The reason why we die: An incomprehensive introspection into a Mexican’s mind.

By Bernardo Facio

Why do we die? Such a tough question isn’t it? I bet some of you have already thought in the answer: “Well, it is currently impossible not to die nowadays”, “it’s just something we have to do” and “we have no choice but to pass away at certain point.” Well, what if I can tell you that there IS a choice? What if I tell you that, as a matter of fact, dying is not ok. You may think that I must be wrong/crazy/attribute “appropriate” adjective for someone who believes in something different. Let me please tell you my friend that I am not the one who is wrong. No, no, no… And I am not wrong because I wonder why and how. Just like the song.
For example, did you know that if you say that you are a journalist in Mexico, the insurance agency automatically refuses to provide you a life insurance? Being a journalist in Mexico is the most dangerous profession and as much as people would like to avoid looking at it, the fact is there; causing more and more damage as time passes by. Why until last year, the number of dead people due to internal war in Mexico increased more than during Vietnam’s War? Why nobody knows about this including you? Although I respect both the cinema and the media industry, why do you guys feel overwhelmingly happy about the most recent decision of “The People’s” Magazine to include Lupita Nyong’o as the most beautiful woman and the Academy to determine that Erenesto Cuaron’s film “Gravity” is awarded an Oscar and not about the current price for someone’s life? Did you know that children aged from 12 to 17 years old in Northern Mexico could cut someone’s head for you at 380 dollars? Were you aware that those children preferred this job because they could earn more than someone who has recently finished an undergraduate carrier in Mexico? Have you ever wonder why do they decide to carry the riffle, the shotgun or the knife instead of marbles? Just picture this: There is a father who works for the family and sits on top of the mountain after a long journey of tilling the field with his son (or daughter). He tells him that he should look after the family “because they’ll look for him, they’ll find him and they’ll kill him”. Notice that without even announcing who “they” were, the child understands that “they” is not important any more because whatever act his father has committed, it has also caused his death. Followed by a beautiful sunset, the red covering the hills highlights the magnificent scene of poppy wandering around, moving according to the waves of the ocean. Imagine that the son (or daughter) is no longer caring about his own life but rather deciding to give up his in order to save more. Sad isn’t it? Why such as young (12 years old) would have to make that decision? Why would anybody have to make that decision? What if I tell you that I did not made up this picture? It is happening at this very moment, while you are reading this.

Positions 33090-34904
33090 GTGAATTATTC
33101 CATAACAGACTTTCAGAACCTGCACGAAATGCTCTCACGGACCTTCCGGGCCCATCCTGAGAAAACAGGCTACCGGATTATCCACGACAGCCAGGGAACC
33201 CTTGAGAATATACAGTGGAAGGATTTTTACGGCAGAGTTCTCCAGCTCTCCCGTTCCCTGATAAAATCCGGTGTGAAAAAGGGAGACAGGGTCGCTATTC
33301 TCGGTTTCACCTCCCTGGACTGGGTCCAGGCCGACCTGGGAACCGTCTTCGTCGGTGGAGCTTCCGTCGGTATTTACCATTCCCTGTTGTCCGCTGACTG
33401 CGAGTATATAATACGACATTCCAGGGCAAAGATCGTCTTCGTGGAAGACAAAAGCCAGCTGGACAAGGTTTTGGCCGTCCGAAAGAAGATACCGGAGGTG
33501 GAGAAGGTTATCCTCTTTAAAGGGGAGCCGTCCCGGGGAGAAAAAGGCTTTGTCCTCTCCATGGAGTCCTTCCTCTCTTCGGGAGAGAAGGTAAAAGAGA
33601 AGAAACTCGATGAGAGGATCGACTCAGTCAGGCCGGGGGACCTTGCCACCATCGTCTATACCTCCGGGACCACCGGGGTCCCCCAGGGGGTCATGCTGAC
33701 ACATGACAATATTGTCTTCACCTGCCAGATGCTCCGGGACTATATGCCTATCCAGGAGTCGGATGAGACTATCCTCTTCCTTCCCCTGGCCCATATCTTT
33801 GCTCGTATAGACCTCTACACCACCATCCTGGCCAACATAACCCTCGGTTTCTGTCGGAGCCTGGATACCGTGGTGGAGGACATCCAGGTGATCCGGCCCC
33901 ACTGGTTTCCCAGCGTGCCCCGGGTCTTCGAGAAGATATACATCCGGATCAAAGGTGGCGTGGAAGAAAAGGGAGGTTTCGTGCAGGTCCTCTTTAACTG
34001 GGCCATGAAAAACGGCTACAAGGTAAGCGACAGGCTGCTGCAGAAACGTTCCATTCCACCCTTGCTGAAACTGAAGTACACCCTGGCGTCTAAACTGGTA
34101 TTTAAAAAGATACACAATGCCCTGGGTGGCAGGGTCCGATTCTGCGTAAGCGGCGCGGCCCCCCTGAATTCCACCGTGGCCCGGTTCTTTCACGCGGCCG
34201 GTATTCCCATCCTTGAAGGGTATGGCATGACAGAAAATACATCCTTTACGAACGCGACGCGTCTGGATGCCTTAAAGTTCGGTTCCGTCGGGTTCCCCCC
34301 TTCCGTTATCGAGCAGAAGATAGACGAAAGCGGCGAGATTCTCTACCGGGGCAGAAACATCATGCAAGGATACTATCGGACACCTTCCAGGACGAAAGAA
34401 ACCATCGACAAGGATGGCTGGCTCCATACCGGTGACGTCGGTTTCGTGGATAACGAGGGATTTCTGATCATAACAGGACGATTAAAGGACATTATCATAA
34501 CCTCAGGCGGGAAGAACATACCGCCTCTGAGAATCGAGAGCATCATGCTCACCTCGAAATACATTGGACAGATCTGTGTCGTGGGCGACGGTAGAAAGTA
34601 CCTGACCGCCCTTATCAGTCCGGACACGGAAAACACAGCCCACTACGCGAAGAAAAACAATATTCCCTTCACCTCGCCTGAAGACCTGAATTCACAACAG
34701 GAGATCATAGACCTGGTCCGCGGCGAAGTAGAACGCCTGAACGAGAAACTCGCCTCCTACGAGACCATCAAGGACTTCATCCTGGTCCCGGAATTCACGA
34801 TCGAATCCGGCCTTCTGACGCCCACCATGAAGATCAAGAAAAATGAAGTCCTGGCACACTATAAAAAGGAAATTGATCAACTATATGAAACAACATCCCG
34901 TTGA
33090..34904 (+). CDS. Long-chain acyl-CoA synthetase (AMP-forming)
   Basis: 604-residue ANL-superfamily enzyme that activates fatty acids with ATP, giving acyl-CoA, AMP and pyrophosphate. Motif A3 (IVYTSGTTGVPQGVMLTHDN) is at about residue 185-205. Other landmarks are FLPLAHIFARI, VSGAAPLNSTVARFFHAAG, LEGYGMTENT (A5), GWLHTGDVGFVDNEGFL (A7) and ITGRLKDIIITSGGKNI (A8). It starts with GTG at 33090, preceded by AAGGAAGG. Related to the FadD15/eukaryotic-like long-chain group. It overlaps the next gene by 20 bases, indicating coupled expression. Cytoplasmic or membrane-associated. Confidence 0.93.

Drugs in Mexico are a serious problem. Besides provoking thousands of deaths a year, they induce children to believe that there is “no choice” to what they have been forced to believe since they were born. This chain effect causes of course, more deaths a year with an increasing lower average age overall. This means that younger Mexicans are feeling more attracted to guns, riffles and knifes. Children in Mexico are choosing this because enough amounts of people are just not caring enough; it is easier not to care, isn’t it? Just turn around and tell me if it’s normal for a teenager to beg through a YouTube video for his and his father’s lives? Is it normal for a child to choose a riffle over an opportunity to go abroad and discover the word? Do you find normal for a young lady to want to become a future dealer’s girlfriend so that she could have more money? How is that different from prostitution? I guess I have to find it normal since these are the sorts of types I encounter on a daily basis while I walk through the city. Like I said, there is a choice not to find it normal, not to die and not to believe that dying is ok. Give yourself the opportunity to know what is happening with your country and then ask yourself if that is considered normal. Don’t give only one chance while reading; get yourself confortable with more than one source. Ask if any of your friends knows that the production of poppy produces more nitrogen and oxygen than usual, which conflicts in the natural chemical levels of Mexican soil and causes erosion. Surely, they didn’t. And it is not because your surrounding is not caring enough although it’s easier. It’s because we don’t have enough options. If we investigate more, if we are curious, are aggressive, urge for change, look for that change and make it happen, dying would not be ok for you either and then I would be satisfied with you as a reader.

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